Drs. Fred and Ricky had a full week, including a routine exam on a cougar and a trip to Galveston to see our local conservation work with sea turtle rehabilitation, with the added surprise of getting to help NOAA release two sea turtles. A big moment in their visit was a personal and transformative meeting with a rattle snake that positively altered their views of all snakes and inspired them to advocate for saving snakes in the wild; “during the training, I was amazed by the way the animal keepers handle snakes. This event changed my mind set to save snakes,” said Dr. Ricky.

We were proud to host these two impressive champions for wildlife and wish them the best! With every visit to the Houston Zoo, you are helping the Gorilla Doctors save animals in the wild!

Saving Snakes in India

The Houston Zoo is proud to announce a new conservation partner, Murthy Kantimahanti. Murthy is the founder and lead conservation biologist for the Eastern Ghats Wildlife Society. He has been working closely with communities in providing education and human-wildlife conflict intervention strategies.

Murthy works in the Eastern Ghats, located in Southern India, to mitigate human-snake conflict and build local community support in snake conservation. Fear and lack of knowledge about snakes has led to a rise killing of many snake species, including the king cobra. Murthy and his team are working to transform the fear of snakes into a respect and appreciation for the important role that snakes play in the ecosystem. Snakes are an important species to control rodent populations that spread deadly diseases.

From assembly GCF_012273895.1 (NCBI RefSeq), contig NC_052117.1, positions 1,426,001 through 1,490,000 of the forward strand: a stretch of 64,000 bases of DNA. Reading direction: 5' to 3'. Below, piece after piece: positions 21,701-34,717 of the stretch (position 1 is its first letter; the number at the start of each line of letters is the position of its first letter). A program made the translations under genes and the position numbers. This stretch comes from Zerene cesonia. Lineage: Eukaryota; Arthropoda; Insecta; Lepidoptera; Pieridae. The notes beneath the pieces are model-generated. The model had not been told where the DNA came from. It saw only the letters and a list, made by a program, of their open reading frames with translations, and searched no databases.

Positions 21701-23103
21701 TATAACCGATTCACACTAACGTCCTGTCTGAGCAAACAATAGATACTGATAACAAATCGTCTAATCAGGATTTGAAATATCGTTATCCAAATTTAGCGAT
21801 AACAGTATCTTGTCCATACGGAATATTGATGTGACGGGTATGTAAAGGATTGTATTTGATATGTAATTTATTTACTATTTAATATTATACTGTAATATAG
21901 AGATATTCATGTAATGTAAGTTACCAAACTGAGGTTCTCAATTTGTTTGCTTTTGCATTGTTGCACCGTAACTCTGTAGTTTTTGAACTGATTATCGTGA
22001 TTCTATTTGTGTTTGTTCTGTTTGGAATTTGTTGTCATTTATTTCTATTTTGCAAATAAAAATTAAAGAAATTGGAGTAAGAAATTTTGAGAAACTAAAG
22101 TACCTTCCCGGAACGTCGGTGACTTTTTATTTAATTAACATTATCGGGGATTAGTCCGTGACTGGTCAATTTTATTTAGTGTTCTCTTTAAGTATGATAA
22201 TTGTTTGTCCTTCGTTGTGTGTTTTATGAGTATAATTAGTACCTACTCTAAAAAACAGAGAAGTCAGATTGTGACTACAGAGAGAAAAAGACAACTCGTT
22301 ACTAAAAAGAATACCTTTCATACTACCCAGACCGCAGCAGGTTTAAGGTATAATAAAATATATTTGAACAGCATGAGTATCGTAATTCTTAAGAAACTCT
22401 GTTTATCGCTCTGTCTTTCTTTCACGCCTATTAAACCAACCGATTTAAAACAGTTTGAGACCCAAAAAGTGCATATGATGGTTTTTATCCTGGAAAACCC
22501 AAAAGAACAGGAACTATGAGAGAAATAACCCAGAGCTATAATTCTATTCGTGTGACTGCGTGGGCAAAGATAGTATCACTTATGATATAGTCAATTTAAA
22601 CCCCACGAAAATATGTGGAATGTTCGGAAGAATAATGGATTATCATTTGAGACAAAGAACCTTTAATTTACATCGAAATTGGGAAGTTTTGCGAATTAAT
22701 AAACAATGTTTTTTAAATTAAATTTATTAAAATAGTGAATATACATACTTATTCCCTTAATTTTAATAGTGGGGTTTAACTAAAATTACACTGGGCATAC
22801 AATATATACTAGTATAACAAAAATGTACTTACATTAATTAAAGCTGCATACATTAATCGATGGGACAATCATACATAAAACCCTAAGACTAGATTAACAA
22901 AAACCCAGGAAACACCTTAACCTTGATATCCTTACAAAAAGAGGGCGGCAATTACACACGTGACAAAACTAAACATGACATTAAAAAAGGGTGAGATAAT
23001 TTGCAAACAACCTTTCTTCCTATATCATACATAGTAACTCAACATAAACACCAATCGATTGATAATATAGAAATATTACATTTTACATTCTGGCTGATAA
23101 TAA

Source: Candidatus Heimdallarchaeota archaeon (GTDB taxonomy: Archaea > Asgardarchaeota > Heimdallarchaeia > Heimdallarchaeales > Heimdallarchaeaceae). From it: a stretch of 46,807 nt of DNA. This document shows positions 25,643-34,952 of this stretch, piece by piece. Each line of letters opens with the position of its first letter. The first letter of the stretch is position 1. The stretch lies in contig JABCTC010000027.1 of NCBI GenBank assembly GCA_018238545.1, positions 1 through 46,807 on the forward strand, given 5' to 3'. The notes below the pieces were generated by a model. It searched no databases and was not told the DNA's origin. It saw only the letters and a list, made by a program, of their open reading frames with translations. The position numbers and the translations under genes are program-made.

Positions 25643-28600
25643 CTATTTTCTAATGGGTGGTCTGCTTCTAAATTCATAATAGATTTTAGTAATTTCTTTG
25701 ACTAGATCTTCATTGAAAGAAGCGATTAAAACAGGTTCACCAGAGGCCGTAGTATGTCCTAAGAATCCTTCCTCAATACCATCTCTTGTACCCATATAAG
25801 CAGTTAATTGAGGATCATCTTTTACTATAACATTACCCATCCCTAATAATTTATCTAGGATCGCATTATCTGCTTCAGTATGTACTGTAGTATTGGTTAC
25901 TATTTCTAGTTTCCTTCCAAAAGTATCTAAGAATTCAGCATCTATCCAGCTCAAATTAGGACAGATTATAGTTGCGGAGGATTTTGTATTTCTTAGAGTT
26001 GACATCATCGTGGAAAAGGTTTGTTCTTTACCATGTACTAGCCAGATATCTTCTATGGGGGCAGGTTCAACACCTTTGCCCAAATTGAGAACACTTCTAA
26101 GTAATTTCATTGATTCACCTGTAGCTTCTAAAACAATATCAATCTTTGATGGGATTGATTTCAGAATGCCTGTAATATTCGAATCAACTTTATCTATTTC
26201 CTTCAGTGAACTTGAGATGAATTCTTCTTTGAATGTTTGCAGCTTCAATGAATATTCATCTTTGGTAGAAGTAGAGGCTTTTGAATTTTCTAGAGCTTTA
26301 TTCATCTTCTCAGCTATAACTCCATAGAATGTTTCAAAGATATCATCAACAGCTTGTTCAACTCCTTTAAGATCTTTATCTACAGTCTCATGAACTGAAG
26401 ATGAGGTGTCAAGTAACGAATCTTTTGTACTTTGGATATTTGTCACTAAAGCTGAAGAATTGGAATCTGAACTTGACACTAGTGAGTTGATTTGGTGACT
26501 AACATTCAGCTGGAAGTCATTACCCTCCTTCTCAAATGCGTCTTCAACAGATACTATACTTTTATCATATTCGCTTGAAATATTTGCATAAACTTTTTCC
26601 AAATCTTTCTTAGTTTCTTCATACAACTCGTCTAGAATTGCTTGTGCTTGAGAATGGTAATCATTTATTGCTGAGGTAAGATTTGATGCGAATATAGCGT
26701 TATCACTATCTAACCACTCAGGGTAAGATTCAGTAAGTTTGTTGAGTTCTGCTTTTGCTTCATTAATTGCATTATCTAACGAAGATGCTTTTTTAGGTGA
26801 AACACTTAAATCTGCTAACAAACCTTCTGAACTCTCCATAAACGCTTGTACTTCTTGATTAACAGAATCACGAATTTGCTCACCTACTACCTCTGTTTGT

With the support of the Houston Zoo and you, the Eastern Ghats Wildlife Society will be able to give school presentations, awareness talks at universities in towns and community centers in rural areas with human-snake conflict. Through this work, communities will learn how to identify venomous vs. non-venomous snakes, as well as learn valuable snake bite and first aid skills.

Please join us in welcoming this amazing conservation partner to the Houston Zoo family. With every visit to the Houston Zoo, you are helping save animals, like the king cobra, in the wild.

Friend The Eastern Ghats Wildlife Society on Facebook to learn more!

Bat Houses for the Bayou

Caoilin, Enya, Keenan, Skyler, Joaquin, Noe, and Lila built bat houses for the displaced bats of the Waugh Street Bridge.

The Waugh Street bridge, built over Buffalo Bayou, is a Houston landmark for bat watching. The flood waters from Buffalo Bayou during Hurricane Harvey caused the bats to leave their home under the bridge and take refuge elsewhere.

Seven young Houstonians took it upon themselves to help the displaced bats from Waugh Street Bridge by building them new homes in the form of bat houses. “My daughters and her friends were upset about the Waugh bridge bats so they responded by making these rocket houses,” said Woodland Heights resident, Alan. The plans for the rocket houses came from Bat Conservation International.